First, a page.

As I have mentioned before, Satan is a figure commonly associated with heavy metal, but I think Satan’s association with heavy metal is not arbitrary, and not limited to how dark the music is. The presence archetype of Satan in heavy metal music makes a lot of sense to me.
I know that a main reason that Satan or demonic forces got associated with heavy metal is because of a musical interval known as diabolus in musica, or the tri tone, so named because in medieval times it was the sound that was believed to arouse the devil himself. It was believed that the tri-tone was meant to arouse sexual feelings and the forces of darkness, which is why it is associated with the atmosphere of black masses and demonic activity as portrayed in music. It gained importance to heavy metal music because it was that some kind of sound that Black Sabbath evoked in their music, particularly their famous self-titled song, a sound they borrowed from classical music. The band wanted to use that kind of sound because they liked the effect it had for their music. They wanted to create music that was dark, heavy, and doomy, music that reflected the environment they grew up in. Remember, the guys who formed Black Sabbath grew up in a time when the optimism of the 1960’s had dissolved and the 1970’s was coming down on the masses as a time of disillusionment, fear, and woe after the dream of flower power died and became a nightmare. They had no idea they were raising the devil with their music, or were being perceived as such. They had a fascination with the occult, and particularly the dark side, and I suppose they wanted to make music that reflected the darker side of things, but they weren’t intending to raise the devil and they weren’t Satanists. In fact, Geezer Butler, the man who wrote the lyrics, had a pretty orthodox view of things, and his lyrics spoke more against Satan than for Satan. But in the minds of listeners, and for those who would go on to turn their music into the whole of heavy metal, this is the sound that really did evoke Satan itself. Because of this, and other bands that became known for putting Satan on their album covers, writing songs about Satan, or generally employing Satanic imagery, Satan became the archetype for heavy metal music as a whole.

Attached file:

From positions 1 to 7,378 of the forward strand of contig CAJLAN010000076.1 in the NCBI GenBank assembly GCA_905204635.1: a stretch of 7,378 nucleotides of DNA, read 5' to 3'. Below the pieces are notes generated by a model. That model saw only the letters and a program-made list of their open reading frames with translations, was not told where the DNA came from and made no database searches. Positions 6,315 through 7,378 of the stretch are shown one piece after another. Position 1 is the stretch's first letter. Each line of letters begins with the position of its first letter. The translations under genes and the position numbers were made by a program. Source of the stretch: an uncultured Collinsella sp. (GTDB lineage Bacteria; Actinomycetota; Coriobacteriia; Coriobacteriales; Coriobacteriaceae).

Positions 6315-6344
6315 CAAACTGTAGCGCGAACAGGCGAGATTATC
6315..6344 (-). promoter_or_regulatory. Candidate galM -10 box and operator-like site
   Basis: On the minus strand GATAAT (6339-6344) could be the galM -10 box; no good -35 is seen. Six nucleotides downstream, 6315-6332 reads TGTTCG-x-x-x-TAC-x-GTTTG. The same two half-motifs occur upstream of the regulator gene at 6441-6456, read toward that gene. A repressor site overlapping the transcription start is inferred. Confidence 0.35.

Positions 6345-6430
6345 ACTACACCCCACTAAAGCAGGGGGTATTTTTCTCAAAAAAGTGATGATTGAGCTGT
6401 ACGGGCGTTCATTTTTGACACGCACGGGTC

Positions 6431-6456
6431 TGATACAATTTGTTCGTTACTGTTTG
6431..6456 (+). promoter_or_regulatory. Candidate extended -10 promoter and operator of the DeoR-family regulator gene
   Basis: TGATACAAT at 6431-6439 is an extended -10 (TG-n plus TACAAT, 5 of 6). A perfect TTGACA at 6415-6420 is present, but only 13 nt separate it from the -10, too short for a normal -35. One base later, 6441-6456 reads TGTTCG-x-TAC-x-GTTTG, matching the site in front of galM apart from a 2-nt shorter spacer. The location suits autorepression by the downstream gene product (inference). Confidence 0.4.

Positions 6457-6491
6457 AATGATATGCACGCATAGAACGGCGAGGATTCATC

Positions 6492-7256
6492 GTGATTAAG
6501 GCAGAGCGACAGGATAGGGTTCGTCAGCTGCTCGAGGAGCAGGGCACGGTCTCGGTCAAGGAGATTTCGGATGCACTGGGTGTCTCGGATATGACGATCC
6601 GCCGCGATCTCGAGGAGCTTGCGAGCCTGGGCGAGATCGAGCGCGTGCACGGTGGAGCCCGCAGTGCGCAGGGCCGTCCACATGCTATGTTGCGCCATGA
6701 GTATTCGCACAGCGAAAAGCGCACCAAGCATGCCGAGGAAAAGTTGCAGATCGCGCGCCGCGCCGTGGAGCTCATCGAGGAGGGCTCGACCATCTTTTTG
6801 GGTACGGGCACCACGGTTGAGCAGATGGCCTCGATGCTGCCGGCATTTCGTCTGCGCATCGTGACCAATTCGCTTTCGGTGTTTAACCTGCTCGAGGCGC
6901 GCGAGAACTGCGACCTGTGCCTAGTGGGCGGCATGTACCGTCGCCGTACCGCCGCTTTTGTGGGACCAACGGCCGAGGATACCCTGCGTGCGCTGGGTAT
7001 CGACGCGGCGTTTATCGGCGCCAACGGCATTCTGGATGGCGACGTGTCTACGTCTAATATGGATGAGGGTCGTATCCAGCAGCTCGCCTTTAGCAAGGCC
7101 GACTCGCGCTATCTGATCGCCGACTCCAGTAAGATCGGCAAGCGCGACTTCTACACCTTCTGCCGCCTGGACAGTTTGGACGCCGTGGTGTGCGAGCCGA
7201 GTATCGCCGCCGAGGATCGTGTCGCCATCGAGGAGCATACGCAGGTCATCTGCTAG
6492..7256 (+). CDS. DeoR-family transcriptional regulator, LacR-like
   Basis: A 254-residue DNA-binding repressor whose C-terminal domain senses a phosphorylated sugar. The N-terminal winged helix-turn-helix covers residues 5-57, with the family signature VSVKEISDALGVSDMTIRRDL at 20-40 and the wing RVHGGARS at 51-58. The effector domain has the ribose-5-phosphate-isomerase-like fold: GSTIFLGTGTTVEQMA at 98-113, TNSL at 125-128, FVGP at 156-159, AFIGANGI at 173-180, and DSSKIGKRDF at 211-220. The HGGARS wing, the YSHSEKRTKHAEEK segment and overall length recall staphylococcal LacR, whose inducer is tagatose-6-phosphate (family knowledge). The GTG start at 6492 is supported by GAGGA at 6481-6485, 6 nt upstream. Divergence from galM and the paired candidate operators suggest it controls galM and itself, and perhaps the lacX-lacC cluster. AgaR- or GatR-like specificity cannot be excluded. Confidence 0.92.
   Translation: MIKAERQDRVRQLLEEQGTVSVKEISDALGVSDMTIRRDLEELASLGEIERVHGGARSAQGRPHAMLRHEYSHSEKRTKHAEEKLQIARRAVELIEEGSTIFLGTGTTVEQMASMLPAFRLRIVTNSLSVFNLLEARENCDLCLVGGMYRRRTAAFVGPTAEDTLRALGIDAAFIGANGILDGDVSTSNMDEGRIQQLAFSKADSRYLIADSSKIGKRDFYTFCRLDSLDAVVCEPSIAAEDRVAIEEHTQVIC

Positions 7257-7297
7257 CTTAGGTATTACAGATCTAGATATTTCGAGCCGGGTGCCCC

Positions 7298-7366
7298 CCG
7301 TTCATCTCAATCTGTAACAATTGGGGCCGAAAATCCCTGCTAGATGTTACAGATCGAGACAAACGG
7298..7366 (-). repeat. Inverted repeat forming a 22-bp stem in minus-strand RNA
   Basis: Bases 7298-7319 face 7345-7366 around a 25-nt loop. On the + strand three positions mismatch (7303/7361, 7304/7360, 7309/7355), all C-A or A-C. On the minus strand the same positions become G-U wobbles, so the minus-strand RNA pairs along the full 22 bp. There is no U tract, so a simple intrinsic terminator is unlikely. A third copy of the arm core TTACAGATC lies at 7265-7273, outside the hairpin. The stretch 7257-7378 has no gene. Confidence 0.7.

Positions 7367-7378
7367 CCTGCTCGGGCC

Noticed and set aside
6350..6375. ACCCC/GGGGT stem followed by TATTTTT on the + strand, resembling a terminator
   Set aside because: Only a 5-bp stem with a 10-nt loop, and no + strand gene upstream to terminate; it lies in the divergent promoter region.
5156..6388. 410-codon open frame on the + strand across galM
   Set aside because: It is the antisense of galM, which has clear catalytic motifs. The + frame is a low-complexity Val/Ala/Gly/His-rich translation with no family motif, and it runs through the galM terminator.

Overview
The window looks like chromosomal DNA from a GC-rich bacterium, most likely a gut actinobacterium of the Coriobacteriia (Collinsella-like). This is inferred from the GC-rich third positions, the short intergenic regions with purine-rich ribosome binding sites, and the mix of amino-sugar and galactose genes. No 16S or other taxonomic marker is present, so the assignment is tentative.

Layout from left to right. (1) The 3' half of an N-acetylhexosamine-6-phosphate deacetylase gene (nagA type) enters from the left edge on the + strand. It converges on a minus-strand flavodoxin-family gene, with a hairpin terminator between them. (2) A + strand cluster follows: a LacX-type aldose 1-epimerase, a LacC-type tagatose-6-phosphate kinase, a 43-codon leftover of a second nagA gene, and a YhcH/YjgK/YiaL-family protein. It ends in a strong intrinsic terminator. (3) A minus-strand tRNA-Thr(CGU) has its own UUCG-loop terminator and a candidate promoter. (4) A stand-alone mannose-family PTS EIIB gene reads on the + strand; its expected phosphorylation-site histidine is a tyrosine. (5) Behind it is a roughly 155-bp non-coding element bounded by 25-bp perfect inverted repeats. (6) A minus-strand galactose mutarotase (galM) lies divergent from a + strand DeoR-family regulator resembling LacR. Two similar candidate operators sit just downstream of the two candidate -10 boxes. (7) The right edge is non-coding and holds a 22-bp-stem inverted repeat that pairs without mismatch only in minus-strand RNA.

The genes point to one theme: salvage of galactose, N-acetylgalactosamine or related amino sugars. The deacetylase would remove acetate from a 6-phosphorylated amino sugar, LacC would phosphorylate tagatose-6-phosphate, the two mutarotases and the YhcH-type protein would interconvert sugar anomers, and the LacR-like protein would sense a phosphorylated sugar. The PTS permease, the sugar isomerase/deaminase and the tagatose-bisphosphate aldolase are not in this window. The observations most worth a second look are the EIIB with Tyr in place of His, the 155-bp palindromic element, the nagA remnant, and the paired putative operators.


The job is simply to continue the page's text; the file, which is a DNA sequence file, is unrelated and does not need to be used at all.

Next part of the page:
But this still doesn’t answer the question of why this makes sense. All it does is provide background. The reason I feel the archetypal association of Satan with heavy metal music makes sense is because of how heavy metal music as a whole has developed, crystallized, and become what it is today. Satan represented the darker forces that the tri tone evoked, but as the music evolved Satan also came to represent rebellion (though some of that can be attributed to the fact that it shocked the parents of those who listened to it) and the metal mind-set as a whole, simply by becoming attached to the music. Of course in black metal the association is far more involved regarding the tradition of exalting Satan than other forms of music, and a lot of metal bands don’t actively write a lot about the devil, but in a lot of forms of metal flirting with demonic forces is a tradition, if at times a cliche, because of how much Satan has become attached to the music. Satan is an archetype for the music itself, and the mind-set of metal and its fans, and that rings true in a way closely aligned with the philosophy of Satanism perhaps without any conscious intention behind it.
Of course, for a lot of the musicians, it’s all in good fun, and it’s all about finding something that suits the music.